This second season (also known as 2nd Gig) sees the Section re-established, with all of the main team members intact, under the command of Chief Aramaki once again. We have already seen them take on a few cases, ostensibly defensive actions, and this second volume continues this theme of stories. The first episode of this collection has the Section babysitting the Prime Minister, a job that is generally not within their high-level operational ambit. Of course this means that things are much more complicated than they anticipated, with a new enemy arising whom they consider to be as dangerous as the Laughing Man. Although quite a slow-burning start and an episode which is left open-ended—as you would expect from one of the ‘Complex’ (Dividual) offerings—it does feature a great first encounter between Section 9 and this elusive enemy. Turning out to be more unstoppable ninja assassin than cyber terrorist, even armed only with a sword he proves to be one of the hardest opponents the Major or her team have ever come across. Expect more from this character.

The second episode seems like a basic murder investigation and, with the rest of the team still on security duty for the Prime Minister, it is up to Togusa to handle it by himself. What he uncovers, whilst trying to protect a beautiful woman, is a conspiracy involving the Government and a secret nuclear power plant which has been claiming the lives of unsuspecting workers. This all ties back to the Individual 11 and their major current terrorist activities. The other episodes on the disc also tie in to this story but bring back another familiar face, a special CIS operative who recruits Section 9 to escort him on a special delivery mission to some refugees but, - yes, you’ve guessed it—he has an agenda of his own. This agenda develops through episode three and four and this operative, Godha, turns out to be a very dangerous adversary as well.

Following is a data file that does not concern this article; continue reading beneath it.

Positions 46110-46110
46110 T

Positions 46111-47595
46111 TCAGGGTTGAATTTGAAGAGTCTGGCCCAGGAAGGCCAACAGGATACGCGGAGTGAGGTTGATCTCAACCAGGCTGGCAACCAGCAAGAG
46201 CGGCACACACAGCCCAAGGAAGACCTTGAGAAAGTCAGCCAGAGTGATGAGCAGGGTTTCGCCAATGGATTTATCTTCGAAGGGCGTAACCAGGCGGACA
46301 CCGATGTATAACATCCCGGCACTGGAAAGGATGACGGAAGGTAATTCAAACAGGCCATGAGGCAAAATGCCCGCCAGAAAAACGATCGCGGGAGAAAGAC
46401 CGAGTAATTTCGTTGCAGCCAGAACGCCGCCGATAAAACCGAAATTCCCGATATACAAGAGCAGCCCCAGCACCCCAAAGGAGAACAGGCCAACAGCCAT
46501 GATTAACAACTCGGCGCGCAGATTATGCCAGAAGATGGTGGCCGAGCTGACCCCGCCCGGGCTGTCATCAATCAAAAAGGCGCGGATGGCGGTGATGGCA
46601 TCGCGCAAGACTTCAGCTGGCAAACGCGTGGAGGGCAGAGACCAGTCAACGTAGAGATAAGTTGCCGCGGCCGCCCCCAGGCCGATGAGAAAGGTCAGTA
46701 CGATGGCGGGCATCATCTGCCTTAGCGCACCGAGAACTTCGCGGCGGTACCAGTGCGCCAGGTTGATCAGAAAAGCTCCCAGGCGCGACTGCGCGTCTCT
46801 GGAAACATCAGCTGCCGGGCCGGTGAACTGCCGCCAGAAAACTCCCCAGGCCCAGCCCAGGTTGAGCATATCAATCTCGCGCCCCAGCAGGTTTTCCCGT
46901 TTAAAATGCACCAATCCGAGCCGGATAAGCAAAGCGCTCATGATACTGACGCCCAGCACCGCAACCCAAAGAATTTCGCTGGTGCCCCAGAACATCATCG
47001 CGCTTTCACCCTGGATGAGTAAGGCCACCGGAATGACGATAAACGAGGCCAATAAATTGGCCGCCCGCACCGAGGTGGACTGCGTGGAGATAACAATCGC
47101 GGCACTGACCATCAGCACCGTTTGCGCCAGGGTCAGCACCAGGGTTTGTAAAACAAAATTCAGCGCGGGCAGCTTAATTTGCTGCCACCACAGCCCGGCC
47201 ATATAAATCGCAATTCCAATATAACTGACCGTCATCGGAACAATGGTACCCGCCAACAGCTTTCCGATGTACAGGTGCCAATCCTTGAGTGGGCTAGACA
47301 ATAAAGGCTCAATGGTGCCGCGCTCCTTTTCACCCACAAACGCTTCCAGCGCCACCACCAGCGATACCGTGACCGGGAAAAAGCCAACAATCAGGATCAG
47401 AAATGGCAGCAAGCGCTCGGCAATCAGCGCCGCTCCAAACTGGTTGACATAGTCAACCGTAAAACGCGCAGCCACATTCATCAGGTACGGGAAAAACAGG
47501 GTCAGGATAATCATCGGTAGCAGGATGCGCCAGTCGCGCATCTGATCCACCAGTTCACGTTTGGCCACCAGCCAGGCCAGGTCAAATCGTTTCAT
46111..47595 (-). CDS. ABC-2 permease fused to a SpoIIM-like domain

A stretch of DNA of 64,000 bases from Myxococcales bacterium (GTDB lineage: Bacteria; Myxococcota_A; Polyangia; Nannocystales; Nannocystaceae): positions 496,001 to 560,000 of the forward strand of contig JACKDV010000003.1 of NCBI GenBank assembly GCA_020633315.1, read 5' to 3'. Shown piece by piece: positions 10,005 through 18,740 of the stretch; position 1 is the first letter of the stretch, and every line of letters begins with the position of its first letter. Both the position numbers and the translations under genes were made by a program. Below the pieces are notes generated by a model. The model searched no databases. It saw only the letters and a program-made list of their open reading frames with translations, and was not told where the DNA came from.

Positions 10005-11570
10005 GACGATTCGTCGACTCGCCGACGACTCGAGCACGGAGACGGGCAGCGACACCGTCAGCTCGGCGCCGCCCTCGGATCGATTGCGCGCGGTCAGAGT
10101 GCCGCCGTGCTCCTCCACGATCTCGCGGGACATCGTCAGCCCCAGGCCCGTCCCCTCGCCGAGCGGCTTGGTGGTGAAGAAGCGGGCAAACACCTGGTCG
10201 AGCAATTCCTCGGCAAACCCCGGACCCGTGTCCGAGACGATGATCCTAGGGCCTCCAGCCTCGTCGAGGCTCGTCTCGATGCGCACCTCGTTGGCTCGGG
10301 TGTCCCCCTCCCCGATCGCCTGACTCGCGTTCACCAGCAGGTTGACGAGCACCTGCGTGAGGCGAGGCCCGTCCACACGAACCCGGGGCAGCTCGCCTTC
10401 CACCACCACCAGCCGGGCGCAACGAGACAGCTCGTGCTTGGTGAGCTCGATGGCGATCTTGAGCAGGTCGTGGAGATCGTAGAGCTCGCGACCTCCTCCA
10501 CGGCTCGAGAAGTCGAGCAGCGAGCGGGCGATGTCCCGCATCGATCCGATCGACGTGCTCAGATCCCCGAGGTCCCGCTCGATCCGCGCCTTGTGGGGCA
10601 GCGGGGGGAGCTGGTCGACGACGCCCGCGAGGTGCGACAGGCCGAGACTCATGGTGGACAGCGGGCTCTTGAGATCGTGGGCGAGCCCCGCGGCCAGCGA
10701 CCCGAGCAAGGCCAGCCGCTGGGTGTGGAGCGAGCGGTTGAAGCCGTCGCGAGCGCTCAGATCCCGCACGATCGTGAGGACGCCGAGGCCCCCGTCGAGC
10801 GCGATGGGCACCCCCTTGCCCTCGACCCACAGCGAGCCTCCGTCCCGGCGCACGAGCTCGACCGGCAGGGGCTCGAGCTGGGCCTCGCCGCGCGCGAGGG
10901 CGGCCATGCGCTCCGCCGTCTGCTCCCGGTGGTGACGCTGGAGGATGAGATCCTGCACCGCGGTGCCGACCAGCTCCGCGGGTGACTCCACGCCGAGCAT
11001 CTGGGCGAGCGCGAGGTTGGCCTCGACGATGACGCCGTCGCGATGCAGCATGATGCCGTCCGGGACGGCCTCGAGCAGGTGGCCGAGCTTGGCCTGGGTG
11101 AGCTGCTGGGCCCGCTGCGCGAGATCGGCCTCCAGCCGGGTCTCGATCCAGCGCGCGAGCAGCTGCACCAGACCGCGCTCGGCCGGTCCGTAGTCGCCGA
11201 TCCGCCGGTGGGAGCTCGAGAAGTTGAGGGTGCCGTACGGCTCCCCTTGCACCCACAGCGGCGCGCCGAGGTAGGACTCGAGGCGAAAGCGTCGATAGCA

This new season of Ghost in the Shell: Stand Alone Complex seems much darker and more sinister than the first, which is great news for fans of the series who were a bit overwhelmed by the overuse of the irritating Tachikoma robots in the first season (the ones with the silly voices). It carries on in the same line as the superb final run of episodes in the last season, having complicated plots with plenty of underlying conspiracies and usually giving you random bouts of tense, well-conceived action. The chase sequence involving Togusa and the witness he is trying to protest, as well as the superb first encounter for the Major and her new enemy are both events that fans will not want to miss out on.

Ghost In The Shell: Stand Alone Complex Season 2 Volume 2


Ghost in the Shell: Stand Alone Complex is presented in a lovely 1.85:1 aspect ratio anamorphically enhanced widescreen transfer. The line detail is generally excellent, with characters looking well observed and clear at all times, although there is a little softness (it is difficult to discern whether or not this is intended), particularly during the longer shots—like the overall cityscape. There is no grain as such, but moderate hazing, perhaps to smooth out the animated look. The second season has a few differences from the first, with Motoko herself looking a little more developed (and also a little overdressed considering what we have generally come to expect from her). The settings are also often darker, with more night sequences, more shadowing and more gritty palettes, although there is still room for some lovely sunny shots.